The Nonduality Highlights – Sunday, January 12, 2014 – Editor: Dustin LindenSmith
In the preceding video, Russell Brand interviews Harvard quantum physicist John Hagelin at a gala event for the David Lynch Foundation, which is devoted to promoting the practice of Transcendental Meditation. When asked by Brand what on Earth a quantum physicist was doing at a conference on TM, Hagelin replied:
“Quantum physics has basically revealed the fundamental unity of life. Surface diversity, but deeper levels (at the molecular level, atomic, sub-atomic, sub-nuclear, electroweak unified, etc.) culminates in the discovery of what’s called the Unified Field, fulfilling Einstein’s dream of revealing the fundamental unity at the basis of the universe.”
Brand: “So you’re saying that the idea that things are separate and distinct from each other on a material level is illusory.”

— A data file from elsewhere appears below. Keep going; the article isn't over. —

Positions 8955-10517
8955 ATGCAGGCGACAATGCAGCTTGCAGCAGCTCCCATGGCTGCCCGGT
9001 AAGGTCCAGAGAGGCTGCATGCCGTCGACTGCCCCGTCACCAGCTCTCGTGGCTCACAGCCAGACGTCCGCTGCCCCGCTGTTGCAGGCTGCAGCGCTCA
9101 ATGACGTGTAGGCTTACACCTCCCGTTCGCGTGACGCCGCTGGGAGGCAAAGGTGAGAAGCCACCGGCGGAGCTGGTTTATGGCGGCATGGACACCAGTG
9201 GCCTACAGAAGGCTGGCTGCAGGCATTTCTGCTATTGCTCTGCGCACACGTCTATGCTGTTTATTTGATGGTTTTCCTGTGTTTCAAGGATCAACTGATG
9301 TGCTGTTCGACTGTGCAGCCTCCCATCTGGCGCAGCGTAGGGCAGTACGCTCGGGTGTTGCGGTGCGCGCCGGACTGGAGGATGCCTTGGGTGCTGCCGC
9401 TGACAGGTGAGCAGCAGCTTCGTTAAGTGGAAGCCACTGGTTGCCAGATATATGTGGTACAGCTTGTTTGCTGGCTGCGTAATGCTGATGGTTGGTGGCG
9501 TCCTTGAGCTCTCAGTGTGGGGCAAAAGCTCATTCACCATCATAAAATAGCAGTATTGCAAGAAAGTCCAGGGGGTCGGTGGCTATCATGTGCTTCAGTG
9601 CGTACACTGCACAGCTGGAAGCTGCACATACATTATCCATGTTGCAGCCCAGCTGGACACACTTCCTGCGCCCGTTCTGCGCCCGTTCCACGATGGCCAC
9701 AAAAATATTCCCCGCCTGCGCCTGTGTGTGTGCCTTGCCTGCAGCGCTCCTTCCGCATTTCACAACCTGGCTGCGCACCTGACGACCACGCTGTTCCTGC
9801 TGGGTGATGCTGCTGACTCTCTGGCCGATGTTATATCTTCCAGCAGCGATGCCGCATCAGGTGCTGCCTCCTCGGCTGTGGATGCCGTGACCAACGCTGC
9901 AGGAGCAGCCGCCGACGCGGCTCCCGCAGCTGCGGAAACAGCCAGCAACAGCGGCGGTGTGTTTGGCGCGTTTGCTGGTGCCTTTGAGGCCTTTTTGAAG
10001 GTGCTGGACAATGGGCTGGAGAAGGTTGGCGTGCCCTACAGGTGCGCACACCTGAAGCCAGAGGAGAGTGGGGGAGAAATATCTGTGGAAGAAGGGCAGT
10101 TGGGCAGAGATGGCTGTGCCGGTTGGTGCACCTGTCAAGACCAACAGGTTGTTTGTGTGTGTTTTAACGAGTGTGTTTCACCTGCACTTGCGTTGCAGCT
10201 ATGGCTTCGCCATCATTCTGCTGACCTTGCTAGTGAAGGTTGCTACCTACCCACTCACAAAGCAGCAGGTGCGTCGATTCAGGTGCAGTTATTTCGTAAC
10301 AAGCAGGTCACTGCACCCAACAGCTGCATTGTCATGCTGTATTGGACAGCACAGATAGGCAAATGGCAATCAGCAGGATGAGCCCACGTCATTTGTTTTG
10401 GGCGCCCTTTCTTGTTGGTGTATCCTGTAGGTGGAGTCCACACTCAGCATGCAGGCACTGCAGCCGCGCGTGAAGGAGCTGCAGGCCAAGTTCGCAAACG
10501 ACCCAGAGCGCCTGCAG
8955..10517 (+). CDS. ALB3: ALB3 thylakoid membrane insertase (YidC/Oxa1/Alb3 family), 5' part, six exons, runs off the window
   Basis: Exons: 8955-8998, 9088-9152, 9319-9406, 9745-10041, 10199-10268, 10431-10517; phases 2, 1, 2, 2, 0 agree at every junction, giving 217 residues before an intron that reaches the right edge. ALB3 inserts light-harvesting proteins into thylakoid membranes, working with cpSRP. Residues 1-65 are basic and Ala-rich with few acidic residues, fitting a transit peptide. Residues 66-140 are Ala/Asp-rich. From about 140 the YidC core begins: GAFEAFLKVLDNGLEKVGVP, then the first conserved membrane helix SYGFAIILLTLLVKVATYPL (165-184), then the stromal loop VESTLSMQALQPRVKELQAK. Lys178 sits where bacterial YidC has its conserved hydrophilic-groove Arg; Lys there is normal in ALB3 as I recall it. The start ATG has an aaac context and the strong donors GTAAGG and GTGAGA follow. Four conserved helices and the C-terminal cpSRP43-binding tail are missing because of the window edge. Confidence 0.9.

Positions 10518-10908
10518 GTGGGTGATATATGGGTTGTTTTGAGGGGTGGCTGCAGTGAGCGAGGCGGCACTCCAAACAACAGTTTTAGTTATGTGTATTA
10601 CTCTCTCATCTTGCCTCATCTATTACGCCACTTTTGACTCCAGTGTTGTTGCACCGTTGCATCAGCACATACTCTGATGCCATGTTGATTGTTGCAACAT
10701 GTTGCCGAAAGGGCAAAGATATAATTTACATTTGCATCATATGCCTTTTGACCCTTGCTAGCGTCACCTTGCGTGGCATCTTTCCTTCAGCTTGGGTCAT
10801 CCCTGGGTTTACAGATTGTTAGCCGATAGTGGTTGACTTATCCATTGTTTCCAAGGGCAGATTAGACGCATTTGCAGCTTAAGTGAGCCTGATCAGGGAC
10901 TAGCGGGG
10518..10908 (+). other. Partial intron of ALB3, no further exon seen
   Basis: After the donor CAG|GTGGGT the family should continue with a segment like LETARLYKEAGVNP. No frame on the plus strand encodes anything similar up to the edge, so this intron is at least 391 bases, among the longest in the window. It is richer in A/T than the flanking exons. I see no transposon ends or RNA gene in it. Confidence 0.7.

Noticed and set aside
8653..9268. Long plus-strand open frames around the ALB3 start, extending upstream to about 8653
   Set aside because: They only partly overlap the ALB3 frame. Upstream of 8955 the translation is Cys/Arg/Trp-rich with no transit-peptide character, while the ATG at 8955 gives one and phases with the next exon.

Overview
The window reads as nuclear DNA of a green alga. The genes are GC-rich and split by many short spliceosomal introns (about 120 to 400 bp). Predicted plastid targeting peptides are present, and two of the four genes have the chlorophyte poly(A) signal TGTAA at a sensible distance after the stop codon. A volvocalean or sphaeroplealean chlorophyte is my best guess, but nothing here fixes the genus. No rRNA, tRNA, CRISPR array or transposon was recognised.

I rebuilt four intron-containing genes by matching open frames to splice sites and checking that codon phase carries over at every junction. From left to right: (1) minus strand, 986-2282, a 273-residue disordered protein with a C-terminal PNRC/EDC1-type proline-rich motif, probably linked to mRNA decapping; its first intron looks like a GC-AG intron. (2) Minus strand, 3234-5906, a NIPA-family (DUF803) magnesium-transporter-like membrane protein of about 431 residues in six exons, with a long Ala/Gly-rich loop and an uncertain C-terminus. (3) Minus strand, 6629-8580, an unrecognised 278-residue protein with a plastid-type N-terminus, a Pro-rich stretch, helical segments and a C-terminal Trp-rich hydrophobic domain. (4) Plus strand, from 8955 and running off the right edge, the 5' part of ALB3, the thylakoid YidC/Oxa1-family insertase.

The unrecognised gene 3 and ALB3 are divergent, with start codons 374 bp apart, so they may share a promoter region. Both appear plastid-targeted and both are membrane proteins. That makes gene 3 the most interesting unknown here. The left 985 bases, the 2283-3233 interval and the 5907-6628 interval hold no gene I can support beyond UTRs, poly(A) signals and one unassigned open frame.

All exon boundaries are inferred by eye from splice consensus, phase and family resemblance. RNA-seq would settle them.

Hagelin: “A sensory illusion. That’s correct. But you can go beyond the senses, and that’s what meditation traditionally is. Properly understood, it is a technique to pull the awareness from the outwardly directed senses powerfully within, to experience deeper levels of mind: simpler, quieter, more unified levels of the thinking process, and then slipping beyond thought (that’s where the transcendental comes in), beyond thought altogether to experience this universal unity at the basis of mind and matter.”
Brand: “So we can access neurologically in our own minds the unifying field of creativity from which all energy and matter has come—perhaps even the cosmos and universe itself—is that what you’re saying?”
Hagelin: “That’s right, and it’s not just philosophically interesting, but it’s practically important, because that meditative state is considered to be a fourth state of consciousness (that means not waking, dreaming or sleeping) in which the entire brain, as we’ve heard, is engaged, and that orderly, coherent style of functioning of the brain develops the full potential of human life. So truth be told, meditation, Transcendental Meditation, comes from the ancient wisdom of Yoga, and it’s designed, it’s engineered to develop the full potential of the brain. As a side benefit, stress, stress-related illness melts away.”